Wednesday, February 11
Directed by Phillip Marshak, Tom McGowan, Gregg Tallas
94 Minutes / Premiere International / Cropped from 1.85:1(?) to full screen
Cameron Mitchell as a detective investigating the mysterious death of a Nazi hunter. The suspected murderer is a young mogul (Robert Bristol) that appears to have lived for ages participating in world wars without aging a day. Meanwhile, a writer (Richard Moll) of a recently published book entitled God is Dead and his wife (Faith Clift) is stalked by the mogul with a Spanish priest in toe trying to warn the couple of the impeding danger.
Sure, it's a definite cheapjack riff on the satanic horror trend of the era, but you can't help to at least give them kudos for trying...and failing miserably. Mitchell was in full-blown, red-faced, swollen alcoholism at this point. You can tell he was itching to grab the check, but he does get a chuckle after an outburst at a "BITTCCHH!" landlady. Richard Moll isn't terrible and somehow looks noticeably older here with frosted sideburns than he did in Night Court. On the opposite end, Moll's on-screen wife, "acted" by Faith Clift, is astonishingly awful. Each and every word she utters sounds wildly tone deaf. Also important characters die with no one noticing, the editing is exceedingly sloppy, and the score towards the latter half sounds like it's from a Baby Huey cartoon.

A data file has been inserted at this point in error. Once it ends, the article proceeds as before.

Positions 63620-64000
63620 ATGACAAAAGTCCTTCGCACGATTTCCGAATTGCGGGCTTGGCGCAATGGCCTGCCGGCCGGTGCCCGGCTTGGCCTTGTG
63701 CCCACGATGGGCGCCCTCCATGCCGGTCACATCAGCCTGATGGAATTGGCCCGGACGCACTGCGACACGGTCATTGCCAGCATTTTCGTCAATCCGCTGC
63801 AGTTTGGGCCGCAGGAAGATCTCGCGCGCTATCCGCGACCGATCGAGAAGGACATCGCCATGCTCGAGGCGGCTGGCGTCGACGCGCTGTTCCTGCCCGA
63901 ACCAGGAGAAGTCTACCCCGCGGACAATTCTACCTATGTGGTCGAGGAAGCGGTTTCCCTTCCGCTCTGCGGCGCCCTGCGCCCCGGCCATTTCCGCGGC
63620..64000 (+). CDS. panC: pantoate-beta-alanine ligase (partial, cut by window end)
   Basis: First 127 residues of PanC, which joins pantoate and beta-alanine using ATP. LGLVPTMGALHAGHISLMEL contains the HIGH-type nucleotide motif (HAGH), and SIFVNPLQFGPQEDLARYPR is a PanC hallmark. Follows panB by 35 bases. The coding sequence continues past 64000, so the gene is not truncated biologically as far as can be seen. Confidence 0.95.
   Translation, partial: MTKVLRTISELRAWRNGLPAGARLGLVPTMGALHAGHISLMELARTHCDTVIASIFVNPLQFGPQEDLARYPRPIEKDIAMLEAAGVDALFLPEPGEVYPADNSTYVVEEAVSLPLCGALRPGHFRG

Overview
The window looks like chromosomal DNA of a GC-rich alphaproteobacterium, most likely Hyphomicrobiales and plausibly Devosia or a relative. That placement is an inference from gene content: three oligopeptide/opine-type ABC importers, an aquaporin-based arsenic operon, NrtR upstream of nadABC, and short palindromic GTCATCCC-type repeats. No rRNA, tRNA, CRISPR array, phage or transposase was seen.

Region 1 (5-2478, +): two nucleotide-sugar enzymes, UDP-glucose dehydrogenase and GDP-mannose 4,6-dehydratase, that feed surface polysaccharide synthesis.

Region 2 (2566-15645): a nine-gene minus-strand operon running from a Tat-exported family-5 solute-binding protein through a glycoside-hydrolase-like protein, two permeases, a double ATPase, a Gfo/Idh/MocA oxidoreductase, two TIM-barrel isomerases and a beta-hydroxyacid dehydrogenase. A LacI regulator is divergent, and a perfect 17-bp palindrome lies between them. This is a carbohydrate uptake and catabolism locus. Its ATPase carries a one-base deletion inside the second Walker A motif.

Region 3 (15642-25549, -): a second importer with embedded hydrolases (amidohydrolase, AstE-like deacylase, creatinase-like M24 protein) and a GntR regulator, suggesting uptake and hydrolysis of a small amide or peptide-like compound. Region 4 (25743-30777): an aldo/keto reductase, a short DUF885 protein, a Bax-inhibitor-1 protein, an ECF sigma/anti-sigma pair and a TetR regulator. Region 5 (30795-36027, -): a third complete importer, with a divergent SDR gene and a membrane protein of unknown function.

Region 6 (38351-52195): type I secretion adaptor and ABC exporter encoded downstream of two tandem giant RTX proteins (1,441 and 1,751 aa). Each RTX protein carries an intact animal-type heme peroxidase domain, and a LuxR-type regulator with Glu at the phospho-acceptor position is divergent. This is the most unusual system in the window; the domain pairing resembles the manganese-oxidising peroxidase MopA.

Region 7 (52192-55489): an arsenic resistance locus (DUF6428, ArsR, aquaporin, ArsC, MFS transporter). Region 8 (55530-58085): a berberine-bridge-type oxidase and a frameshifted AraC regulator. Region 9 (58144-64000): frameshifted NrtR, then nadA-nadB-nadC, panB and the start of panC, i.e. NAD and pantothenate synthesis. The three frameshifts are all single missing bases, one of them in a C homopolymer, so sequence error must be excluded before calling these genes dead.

Despite the mess, there's a few merits to be mined, including some nice gloomy shots, strange chills (including Indians lurking about a dark house?!?), and a climax reminiscent of Re-Animator without the awesome and coherence.
...still digging the VHS art though.
VHS Picture: 2/10 (like the Grindhouse filter on crank)
VHS Sound: 2/10 (like a worn needle on dirty vinyl)
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